Karachi: Coke Studio will be releasing the fourth episode of Season 12 on 15th November 2019, featuring Gulon Main Rang by Ali Sethi with Shahzad Ali and Fazal Abbas, Dhola by Sahir Ali Bagga and Aima Baig, and Hairaan Hua by Sanam Marvi.
Gulon Main Rang:
Written by Faiz Ahmed Faiz and first sung in the voice of Mehdi Hassan Khan, Gulon Main Rang is a ghazal that shows the magic that is created when poetry joins music. Written in 1954 during his imprisonment in Montgomery Prison, Gulon Main Rang showcases Faiz’s ability to interweave classical idioms of romance and Divine Love with those of revolution and social justice. The poetry implores one’s beloved to return so that colors would return to flowers and springtime would descend on the world. The writer is sad and lovelorn one moment, yearning to hear of their beloved, and optimistic the next, celebrating their own sacrifices in the name of love.
Composed for Mehdi Hassan Khan in Raag Jhinjhoti, the ghazal was first aired on Radio Pakistan and then used in the soundtrack for the film Farangee in 1964. Gulon Main Rang remained an oft-requested part of Khan Sahab’s repertoire till the end of his career and is now being revived on Coke Studio in Ali Sethi’s voice. Coke Studio’s rendition of Gulon Mein Rang stays true to the traditional essence of the ghazal, featuring the harmonium and tabla, while refreshing it with contemporary instruments and accents. For Ali, doing a rendition of this ghazal is a chance for him to evolve as an artist by attempting to learn from the masters of bygone eras. As a student, he hopes that just in the process of attempting this ghazal, in the effort of doing it justice, he will learn and grow as an artist.
“When you express your feelings through your voice and poetry, you are inviting people to recognize their own emotions. Music is a miracle. If you move someone’s heart with music, all differences between you and them are wiped away for a bit.” said Ali Sethi.
A song celebrating the happiness and vulnerability of love, Dhola features Sahir Ali Bagga and Aima Baig, as they embody the conversation between two lovestruck companions. Composed by Bagga in Seraiki, the song was a challenge for both artists. For Bagga, this a true performance piece and, in the process of embodying a new character to bring life to the song, the artist adjusted his vocal range to sing at a higher octave. Aima too exhibits the full range of her vocals, challenging herself by singing in a language that she is not well versed in. In Dhola, as the two characters converse, one is reminded that love is about vulnerability, without which one could not experience the delight that comes with being truly open with someone else. A festive number, Dhola is ultimately a celebration of love, as it meanders between playful and vulnerable.
“I always want to make music that relates to my land, my culture and my home. Our raags, our beats, our lyrics – these are our own colors. I want to give my fans the kind of music that shows these colors.” said Sahir Ali Bagga.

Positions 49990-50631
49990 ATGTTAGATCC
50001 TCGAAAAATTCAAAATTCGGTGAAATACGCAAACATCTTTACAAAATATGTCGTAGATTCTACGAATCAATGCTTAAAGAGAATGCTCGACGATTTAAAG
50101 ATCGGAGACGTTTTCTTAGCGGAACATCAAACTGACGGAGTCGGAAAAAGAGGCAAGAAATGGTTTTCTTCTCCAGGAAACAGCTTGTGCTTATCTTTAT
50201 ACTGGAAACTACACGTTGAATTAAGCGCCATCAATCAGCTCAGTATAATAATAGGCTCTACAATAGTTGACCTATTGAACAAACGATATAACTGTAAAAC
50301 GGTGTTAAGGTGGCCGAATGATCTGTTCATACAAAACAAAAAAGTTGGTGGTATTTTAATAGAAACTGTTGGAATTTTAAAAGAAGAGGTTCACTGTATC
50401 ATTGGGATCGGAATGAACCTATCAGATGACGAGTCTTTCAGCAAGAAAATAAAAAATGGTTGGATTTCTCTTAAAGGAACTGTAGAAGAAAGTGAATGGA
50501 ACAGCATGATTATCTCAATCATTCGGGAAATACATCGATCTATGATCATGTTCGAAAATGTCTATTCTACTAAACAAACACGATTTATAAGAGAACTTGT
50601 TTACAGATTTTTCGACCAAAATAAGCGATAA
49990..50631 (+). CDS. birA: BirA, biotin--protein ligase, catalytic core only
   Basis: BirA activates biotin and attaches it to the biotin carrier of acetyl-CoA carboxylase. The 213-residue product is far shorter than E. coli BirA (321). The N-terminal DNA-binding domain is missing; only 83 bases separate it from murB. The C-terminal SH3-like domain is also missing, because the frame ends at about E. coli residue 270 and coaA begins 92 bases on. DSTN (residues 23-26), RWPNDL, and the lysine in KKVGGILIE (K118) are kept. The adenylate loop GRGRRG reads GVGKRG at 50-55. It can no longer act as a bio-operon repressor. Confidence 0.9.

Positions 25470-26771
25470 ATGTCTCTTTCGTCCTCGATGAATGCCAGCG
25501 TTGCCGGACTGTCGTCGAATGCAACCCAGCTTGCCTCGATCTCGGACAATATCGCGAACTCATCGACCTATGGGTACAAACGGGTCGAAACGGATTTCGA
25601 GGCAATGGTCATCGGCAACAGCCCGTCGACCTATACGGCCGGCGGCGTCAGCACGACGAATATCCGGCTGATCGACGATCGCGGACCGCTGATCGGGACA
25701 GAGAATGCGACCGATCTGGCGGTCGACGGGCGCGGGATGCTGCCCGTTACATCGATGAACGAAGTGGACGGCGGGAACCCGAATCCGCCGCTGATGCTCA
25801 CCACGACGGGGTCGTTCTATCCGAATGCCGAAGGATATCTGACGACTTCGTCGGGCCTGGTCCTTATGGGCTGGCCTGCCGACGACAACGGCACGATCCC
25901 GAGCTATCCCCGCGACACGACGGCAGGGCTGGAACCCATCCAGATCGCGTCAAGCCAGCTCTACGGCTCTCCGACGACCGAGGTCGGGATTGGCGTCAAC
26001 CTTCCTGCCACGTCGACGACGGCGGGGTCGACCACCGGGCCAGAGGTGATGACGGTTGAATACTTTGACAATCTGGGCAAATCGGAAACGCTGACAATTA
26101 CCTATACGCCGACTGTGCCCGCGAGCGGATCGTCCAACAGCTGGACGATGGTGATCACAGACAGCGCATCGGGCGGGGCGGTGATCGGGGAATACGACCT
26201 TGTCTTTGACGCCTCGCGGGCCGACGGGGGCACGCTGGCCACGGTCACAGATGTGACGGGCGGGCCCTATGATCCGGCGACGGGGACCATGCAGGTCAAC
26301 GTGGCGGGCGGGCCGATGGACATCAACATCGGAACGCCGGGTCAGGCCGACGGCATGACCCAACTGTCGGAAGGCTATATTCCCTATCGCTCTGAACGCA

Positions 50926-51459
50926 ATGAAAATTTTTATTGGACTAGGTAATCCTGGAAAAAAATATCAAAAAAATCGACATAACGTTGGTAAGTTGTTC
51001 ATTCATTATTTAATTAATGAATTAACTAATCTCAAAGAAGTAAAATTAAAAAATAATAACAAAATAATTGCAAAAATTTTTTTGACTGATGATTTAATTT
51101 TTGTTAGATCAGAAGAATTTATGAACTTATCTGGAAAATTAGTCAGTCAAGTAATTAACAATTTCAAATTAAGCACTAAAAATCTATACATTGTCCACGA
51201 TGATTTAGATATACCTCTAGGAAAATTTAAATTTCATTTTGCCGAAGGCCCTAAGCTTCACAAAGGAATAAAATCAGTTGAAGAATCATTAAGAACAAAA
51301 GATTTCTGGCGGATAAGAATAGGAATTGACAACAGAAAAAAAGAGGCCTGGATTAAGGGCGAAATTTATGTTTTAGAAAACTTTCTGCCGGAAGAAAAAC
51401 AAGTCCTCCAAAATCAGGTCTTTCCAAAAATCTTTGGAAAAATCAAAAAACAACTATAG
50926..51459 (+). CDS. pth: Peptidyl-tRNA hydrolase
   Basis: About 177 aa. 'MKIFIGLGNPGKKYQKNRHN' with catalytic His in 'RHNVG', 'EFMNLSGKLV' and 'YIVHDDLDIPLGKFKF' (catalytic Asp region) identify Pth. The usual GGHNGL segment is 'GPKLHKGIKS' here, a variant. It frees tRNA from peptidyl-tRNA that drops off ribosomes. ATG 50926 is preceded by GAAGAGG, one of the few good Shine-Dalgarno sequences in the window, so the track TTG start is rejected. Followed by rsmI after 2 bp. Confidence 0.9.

“Music doesn’t have a language, it’s about the feeling. You have to put a lot of soul into whatever you are making. Music doesn’t work if you’re only doing it for money or professionally. It works only if it’s from the soul. There’s no price to it.” said Aima Baig.
This season on Coke Studio, Sanam Marvi gives voice to the poetry of Sachal Sarmast in Hairaan Hua. Woven with symbols of ishq-e-majazi (worldy love), the verses of Hairaan Hua sing of a beloved whose beauty is wonderous and has enamored the heart of the speaker. As is always the case with Sufi poetry, Sachal Sarmast invites listeners to delve into the meanings layered within this symbolism, to seek that which is not immediately obvious — the ishq he speaks of in these verses transcends the material, it is nothing less than ishq-e-haqiqi, Love of the Divine. The Beloved in Sarmast’s Hairaan Hua is the Divine who left him wonderstruck, capturing his heart completely and filling him with ecstasy. In Coke Studio’s rendition, Sanam weaves Sachal Sarmast’s words with poetry borrowed from other sources — she recalls the Beauty that Moses beheld on Koh-e-Toor when offered a glimpse of his Master, sings of the ecstasy felt by devotees at the prospect of meeting the Divine on the Day of Resurrection, and pays homage to the Persian saint Mansur Hallaj. Bringing together these verses in the rich resonance of Sanam’s resounding vocals, Hairaan Hua sheds a light on the ecstatic devotion of Sufi mystics, and the intensity of the love these mystics felt for the Divine.
“It is our responsibility to make music so that the message we are trying to spread through our voice and words reaches people.” said Sanam Marvi.